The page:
SuperBus Touted as Future Transit Hero

Times Staff Writer

SuperBus, which debuted in Orange County last summer, so far has won high marks from riders, bus drivers and Orange County Transit District officials.

The experimental vehicle, which could have leaped off the cover of an old Popular Mechanics magazine, is a long, slicked-up truck and trailer rig that carries commuters from Fullerton to downtown Los Angeles.

Based on early evidence, the manufacturer and some transit officials said it holds promise for significantly reducing transit-operating costs. And riders praise it for comfort.

What is most unusual about the vehicle is that the driver rides in a truck cab up front, while the passengers are towed behind in a specially designed, 46-foot trailer. Intercoms and closed-circuit television link the two. A vehicle of that size is best suited for long runs. For shorter, purely urban routes, smaller versions are available.

Like an airliner

To the uninitiated, this may sound a little too much like a cattle car. But with its high ceiling, brightly upholstered reclining seats, overhead baggage racks and individual reading lights, the inside of the SuperBus looks more like a wide-body airliner than a transit bus.

While it is illegal for people to ride in some trailers, the California Highway Patrol said SuperBus is within the law because of its heavy-duty coupling and its communications system between passengers and driver.

Officials of the Orange County Transit District, which is operating two of the vehicles, said it is safe and has been built to comply with all state and federal transit equipment standards. Executives of San Jose-based SuperBus Inc. said reinforced side paneling makes the trailer sturdier than a regular bus.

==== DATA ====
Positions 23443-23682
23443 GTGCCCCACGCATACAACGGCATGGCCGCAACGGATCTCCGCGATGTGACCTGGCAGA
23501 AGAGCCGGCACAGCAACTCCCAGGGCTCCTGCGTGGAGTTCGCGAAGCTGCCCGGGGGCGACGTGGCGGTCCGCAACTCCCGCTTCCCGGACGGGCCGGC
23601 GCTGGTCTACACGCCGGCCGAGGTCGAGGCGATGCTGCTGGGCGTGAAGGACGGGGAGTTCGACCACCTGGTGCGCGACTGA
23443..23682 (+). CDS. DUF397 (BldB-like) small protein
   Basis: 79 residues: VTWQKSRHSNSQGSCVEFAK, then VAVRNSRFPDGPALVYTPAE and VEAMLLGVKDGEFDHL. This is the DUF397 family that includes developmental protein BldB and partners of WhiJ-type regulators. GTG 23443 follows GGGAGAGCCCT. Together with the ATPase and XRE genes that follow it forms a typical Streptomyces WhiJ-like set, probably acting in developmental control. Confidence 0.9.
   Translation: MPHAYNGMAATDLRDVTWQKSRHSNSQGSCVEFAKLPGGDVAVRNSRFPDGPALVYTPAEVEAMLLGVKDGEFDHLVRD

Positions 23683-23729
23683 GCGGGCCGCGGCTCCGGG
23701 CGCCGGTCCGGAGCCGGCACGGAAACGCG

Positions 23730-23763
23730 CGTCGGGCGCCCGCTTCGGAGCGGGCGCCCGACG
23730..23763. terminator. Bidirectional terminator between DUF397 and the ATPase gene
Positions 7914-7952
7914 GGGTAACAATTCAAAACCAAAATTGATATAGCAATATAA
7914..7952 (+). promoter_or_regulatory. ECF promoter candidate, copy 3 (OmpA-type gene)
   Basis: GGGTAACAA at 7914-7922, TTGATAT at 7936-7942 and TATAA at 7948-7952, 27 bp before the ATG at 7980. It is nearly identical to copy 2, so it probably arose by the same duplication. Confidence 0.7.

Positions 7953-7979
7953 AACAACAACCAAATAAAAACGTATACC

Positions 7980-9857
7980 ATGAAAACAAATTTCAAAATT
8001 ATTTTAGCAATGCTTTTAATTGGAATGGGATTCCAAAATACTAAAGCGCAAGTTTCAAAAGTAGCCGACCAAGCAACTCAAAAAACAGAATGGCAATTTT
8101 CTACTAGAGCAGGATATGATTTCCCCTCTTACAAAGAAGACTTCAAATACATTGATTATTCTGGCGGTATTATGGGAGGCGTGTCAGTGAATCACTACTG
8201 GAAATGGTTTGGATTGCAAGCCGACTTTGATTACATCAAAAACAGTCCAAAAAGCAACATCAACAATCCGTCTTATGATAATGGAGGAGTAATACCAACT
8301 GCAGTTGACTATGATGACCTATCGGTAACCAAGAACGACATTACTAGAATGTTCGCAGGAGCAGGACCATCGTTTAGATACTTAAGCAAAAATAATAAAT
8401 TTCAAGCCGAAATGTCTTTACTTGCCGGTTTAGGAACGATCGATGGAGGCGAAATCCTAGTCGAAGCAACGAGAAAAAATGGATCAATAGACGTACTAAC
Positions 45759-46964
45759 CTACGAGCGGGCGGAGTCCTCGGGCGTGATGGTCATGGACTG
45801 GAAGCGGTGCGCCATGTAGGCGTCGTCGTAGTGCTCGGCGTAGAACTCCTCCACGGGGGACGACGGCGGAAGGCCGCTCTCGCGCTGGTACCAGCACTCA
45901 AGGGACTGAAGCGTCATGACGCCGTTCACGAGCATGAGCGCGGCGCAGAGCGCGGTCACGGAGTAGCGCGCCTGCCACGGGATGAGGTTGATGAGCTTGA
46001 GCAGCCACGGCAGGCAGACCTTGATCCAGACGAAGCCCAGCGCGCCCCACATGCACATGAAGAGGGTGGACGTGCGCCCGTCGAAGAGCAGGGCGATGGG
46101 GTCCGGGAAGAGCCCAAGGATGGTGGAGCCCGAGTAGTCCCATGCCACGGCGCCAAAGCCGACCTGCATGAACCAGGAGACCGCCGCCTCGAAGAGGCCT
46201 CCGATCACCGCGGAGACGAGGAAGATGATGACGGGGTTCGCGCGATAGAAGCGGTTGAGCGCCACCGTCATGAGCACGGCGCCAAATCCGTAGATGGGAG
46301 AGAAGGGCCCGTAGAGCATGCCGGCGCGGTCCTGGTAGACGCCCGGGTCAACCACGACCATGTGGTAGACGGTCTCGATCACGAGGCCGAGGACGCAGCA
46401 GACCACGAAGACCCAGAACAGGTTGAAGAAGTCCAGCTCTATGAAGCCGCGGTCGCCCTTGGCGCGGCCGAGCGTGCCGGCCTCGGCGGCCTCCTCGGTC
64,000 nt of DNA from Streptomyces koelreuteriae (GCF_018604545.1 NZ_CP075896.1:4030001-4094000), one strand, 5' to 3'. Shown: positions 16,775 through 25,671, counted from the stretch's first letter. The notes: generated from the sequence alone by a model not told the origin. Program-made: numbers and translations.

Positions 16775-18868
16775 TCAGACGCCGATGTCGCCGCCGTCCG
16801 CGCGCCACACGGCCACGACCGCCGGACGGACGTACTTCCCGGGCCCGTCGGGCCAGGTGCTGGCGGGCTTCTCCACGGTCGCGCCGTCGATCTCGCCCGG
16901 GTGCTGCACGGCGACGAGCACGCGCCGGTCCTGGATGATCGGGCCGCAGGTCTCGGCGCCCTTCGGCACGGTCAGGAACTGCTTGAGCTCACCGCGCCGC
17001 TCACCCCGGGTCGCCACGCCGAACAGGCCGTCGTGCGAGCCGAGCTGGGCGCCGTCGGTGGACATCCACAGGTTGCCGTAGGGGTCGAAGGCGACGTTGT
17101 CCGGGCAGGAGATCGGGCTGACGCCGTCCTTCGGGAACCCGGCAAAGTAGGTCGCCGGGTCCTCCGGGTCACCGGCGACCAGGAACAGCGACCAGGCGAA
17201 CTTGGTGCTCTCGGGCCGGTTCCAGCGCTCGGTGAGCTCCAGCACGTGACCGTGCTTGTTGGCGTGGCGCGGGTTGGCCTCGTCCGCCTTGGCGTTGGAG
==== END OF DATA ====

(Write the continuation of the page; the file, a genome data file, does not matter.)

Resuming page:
Company officials said they have reduced the threat of jackknifing by paying careful attention to the main cause of such truck accidents--improperly balanced braking systems. And future SuperBuses, according to its Buena Park inventor, Joe Fitzgerald, will have a high-tech computerized braking system that the CHP and federal transportation safety officials told The Times could all but eliminate jackknifing.

Nonetheless, at this point, safety remains a concern with some passengers and transit officials.

"I worry about it," said Ellie McKirnan, a Santa Ana legal secretary who rides the SuperBus on its 27-mile run. "You hear about trucks jackknifing all the time."

Because only a few SuperBuses have been built, none have been required to go through the federal Department of Transportation safety tests that most conventional buses are subject to. That is one reason the Southern California Rapid Transit District's assistant general manager of transportation, Robert Korach, said he canceled an in-service test of the SuperBus two years ago, shortly after he arrived at the RTD.

"This has never been crash-tested," Korach said. "We're not saying it's unsafe. But we couldn't accept it (without more safety tests)."

Time will tell if the new vehicle can get beyond the transit curiosity stage.

But since August, when SuperBus began its three-year tryout, it has generally won praise.

"It's much better . . . more comfortable and a smoother ride" than a conventional bus, said Lori Erdmann, an Arco employee who takes the SuperBus everyday. "Everyone is sad if it doesn't show up."